Another type of event that Krystal has hopes of showing her dogs in soon is UKC Conformation shows. She’s never done it before, but she has a feeling that it’s slightly more challenging than a bench show.
If you saw the amount of trophies that Krystal has accumulated from the events, you would never know that she’s only been into the sport for a few short years. One of her very first wins was at the Larry Packe Memorial Youth Championship held in Jefferson, Ohio, by the Ashtabula County Coon Club. It was the first time Krystal ever handled a dog in a hunt, and now she has a trophy to remember it by because she handled her dog well and placed in the event. Another proud win of hers is when she won the whole Carl Boone Memorial Event held at the Portage County Coon Club in Yale, Ohio. This two-night event is held annually in November, and Krystal won the hunt and show both Friday and Saturday in 2013.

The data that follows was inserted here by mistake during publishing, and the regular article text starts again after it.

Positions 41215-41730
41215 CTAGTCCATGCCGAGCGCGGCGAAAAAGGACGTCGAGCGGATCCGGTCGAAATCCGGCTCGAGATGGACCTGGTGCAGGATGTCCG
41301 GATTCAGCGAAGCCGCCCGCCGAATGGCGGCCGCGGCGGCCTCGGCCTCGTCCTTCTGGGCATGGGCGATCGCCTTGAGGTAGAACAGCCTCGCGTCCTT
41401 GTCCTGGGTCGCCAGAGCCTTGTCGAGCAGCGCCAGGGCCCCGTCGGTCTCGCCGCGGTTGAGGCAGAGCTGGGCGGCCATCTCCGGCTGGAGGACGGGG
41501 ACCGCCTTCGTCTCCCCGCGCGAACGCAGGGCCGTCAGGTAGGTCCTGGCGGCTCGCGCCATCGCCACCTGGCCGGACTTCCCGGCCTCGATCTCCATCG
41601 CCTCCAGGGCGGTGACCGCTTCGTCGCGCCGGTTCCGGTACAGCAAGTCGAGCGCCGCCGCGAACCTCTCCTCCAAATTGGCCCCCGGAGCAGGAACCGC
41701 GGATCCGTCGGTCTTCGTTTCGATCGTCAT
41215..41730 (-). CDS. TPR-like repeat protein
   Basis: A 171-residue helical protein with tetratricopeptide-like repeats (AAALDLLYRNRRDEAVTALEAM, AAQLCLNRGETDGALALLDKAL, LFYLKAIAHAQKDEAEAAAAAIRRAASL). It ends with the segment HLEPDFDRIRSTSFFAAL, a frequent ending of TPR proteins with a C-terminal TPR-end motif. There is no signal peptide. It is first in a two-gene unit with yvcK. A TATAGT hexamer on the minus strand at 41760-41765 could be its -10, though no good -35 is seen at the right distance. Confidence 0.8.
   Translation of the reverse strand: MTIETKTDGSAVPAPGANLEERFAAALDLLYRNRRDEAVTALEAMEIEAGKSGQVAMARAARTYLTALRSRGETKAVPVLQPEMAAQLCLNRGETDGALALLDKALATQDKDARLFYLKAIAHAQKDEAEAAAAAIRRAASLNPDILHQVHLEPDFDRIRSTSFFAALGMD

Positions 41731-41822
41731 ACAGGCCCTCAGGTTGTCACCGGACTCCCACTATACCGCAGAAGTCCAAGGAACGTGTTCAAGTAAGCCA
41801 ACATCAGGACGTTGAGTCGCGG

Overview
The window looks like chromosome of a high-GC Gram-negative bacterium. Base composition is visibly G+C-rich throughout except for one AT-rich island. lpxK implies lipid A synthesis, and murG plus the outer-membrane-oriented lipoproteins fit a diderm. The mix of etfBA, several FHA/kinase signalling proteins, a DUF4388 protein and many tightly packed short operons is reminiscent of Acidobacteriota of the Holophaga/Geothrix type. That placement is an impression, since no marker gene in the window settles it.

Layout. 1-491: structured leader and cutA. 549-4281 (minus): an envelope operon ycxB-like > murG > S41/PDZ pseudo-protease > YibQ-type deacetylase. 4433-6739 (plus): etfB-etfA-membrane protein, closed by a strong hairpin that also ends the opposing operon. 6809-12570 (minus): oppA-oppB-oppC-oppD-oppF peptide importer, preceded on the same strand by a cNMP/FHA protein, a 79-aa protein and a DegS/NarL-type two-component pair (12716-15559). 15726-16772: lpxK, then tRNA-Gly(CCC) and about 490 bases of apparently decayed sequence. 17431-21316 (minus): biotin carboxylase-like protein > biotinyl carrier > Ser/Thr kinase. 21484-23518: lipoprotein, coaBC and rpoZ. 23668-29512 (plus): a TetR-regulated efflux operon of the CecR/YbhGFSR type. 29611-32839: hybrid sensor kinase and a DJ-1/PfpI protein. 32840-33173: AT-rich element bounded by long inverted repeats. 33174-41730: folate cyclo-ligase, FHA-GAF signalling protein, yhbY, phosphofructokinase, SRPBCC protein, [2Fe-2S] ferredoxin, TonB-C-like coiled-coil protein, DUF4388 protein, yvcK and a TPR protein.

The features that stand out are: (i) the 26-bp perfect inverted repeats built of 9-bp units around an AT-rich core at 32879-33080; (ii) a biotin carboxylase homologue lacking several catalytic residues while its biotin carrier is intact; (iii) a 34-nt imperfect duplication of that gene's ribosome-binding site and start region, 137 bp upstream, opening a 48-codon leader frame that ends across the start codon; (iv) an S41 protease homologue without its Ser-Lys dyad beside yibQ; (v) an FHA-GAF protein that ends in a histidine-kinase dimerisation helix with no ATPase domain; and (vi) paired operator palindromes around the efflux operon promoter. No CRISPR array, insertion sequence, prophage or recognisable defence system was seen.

Just this year, she added her most major win to date and it happened in April at the 2014 Walker Days Event in Montpelier, Ohio. She didn’t show in the Thursday Lee Crawford event, but instead broke out a young Walker female that she’s showing for her cousin Megan, in the Friday Registered class. Krystal handled CH ‘PR’ Backwoods Brave (NITE CH NGRCH GR CH ‘PR’ Southfork River Wonder Boy x GR CH ‘PR’ Southfork Rv. Backwoods Barbie); AKA Boo, then a registered dog, to a Best Female of Show win that would make her a Show Champion. She stuck around and entered Boo into the Champion class on Saturday and came away with another win. Krystal couldn’t begin to say how proud she was of how her young dog worked that day and how happy she was that luck was on her side that weekend.